(10+10) - (1/4+1/4)=
    20 - 1/2 = 19 1/2 cut the cuff this long

There's your math for the day. Do I have you completely confused yet?

**I cut the cuff 15 1/2 x 9 inches.

**For the loop cut 4 x 9 inches.
(if you have any questions leave a comment or email me.)
Lets move on.

Pin the main stocking pieces and the lining pieces right sides together.

Sew around each piece, using your pre-determined seam allowance. Leave the top open.

Trim off the excess seam allowance on the stocking lining. I trimmed to a scant 1/8 inch.

Clip the curves of the main stocking. Be careful not to clip through the stitching.
Clipping the curves will allow your stocking to lay flat and smooth when you turn it right side out.

Turn the main stocking piece right side out.
Use your hand to push out curves and smooth the stocking.
You can press if you'd like.

Leave the stocking lining wrong side out and slide it into the main stocking piece.
Again, use your hand down inside of the stocking to smooth curves and match seams.

Pin the top raw edges together.
Make sure to match both seams.

Working with the loop fabric (9 x 4 inch rectangle), fold in half length-wise and press, then fold raw edges into the center fold and press again. The raw edges should be sandwiched in the middle of the folded fabric.
Sew down each long side of the fabric.
Your loop piece should now measure close to 1 x 9 inches.

Fold the loop fabric in half matching raw edges.
Pin on the inside of your stocking centered on the seam that is directly up from the heal of the stocking.
Do not match the edge with the raw edge of the stocking but leave the loop raw edge up about 1/2 inch.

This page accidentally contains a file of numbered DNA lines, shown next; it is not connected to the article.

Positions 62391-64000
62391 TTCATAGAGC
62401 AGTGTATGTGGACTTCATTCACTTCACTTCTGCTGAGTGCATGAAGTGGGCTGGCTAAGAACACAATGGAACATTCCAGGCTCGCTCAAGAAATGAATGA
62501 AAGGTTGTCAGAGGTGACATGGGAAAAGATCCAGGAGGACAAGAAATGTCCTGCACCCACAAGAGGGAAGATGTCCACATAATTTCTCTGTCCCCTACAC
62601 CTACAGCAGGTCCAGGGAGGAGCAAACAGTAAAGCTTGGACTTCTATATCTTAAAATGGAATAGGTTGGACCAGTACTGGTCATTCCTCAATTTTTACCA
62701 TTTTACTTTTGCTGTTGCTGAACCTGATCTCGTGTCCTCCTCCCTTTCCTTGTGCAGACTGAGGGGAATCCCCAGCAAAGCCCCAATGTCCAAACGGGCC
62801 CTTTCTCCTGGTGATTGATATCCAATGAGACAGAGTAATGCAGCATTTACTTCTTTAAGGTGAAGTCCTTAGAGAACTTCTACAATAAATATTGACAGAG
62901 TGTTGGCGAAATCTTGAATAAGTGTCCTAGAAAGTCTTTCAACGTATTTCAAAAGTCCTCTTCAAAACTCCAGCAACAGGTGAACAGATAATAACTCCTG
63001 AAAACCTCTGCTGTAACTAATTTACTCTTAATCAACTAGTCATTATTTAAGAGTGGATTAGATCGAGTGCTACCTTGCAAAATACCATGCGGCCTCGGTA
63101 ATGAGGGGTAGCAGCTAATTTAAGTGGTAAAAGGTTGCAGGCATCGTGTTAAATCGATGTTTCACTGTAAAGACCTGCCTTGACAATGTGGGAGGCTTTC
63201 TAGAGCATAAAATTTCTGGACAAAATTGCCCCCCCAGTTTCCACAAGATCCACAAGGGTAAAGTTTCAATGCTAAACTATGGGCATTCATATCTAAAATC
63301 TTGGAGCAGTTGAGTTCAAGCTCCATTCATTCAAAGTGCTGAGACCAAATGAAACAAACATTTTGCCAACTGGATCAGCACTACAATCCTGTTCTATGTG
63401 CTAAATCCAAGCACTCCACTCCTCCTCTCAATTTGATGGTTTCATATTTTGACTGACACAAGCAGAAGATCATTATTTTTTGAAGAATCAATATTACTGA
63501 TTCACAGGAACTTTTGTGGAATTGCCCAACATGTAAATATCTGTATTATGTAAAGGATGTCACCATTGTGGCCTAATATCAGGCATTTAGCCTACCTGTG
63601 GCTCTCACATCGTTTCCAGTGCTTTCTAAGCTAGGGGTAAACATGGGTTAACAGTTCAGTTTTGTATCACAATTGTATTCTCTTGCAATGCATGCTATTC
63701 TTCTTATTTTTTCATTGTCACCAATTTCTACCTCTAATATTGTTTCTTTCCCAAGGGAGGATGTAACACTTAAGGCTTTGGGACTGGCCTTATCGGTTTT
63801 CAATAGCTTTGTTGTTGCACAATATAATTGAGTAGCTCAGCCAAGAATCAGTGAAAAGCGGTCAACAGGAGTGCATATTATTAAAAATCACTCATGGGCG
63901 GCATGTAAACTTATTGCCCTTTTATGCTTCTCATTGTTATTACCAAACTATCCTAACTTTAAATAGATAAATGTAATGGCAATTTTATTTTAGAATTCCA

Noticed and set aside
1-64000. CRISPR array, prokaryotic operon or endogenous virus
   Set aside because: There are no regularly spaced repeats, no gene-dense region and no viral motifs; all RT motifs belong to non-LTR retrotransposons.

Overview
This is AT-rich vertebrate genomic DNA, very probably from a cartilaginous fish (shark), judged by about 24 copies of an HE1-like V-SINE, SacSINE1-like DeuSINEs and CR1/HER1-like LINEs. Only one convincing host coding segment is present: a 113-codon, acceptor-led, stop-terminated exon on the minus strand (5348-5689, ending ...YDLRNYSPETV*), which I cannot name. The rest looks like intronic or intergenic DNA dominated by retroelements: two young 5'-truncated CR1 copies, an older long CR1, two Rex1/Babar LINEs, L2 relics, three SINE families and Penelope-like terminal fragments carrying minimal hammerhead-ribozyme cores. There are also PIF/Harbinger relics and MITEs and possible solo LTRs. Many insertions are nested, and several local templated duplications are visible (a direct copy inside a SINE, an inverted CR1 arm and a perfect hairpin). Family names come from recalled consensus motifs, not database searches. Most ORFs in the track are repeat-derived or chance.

(see above picture)

Working with the cuff rectangle (15 1/2 x 9 inches), fold in half right sides together and match the 9 inch edges.
Sew along the 9 inch edge using your pre-determined seam allowance.

Press open the seam.

Fold in half again, wrong sides together, make sure to keep the seams together as well.

Press the cuff.

Pin the cuff on the inside of the stocking, match raw edges.

The cuff seam should line up with the back heal seam of the stocking where the loop is.
Sew along the top raw edge of the stocking all of the way around.
Don't forget to back stitch at the beginning and the end.

You can finish the raw edges if you'd like either by using a serger or a zig-zag stitch.
I forgot to finish off mine but it will be okay either way.

Pull the cuff  up and out of the stocking.

Pin the loop up and to the cuff.

On the outside press the seam allowance down and toward the stocking.

Sew all the way through the seam allowance and the lining close to the original seam but on the raw edge side of the seam.
This is called understitching and will keep the cuff from rolling back up.

This is what the understitching looks like from the lining side.

Fold the cuff down and you're finished!

A basic holiday stocking that you made all by yourself!

Now you can give it to your little one who's been waiting 5 whole years to have a stocking that matches her brothers and sister's stockings and see her smile of appreciation and feel pretty darn good about yourself.

Well, better late than never! Right?
Please let me know if you have any questions!
Good luck!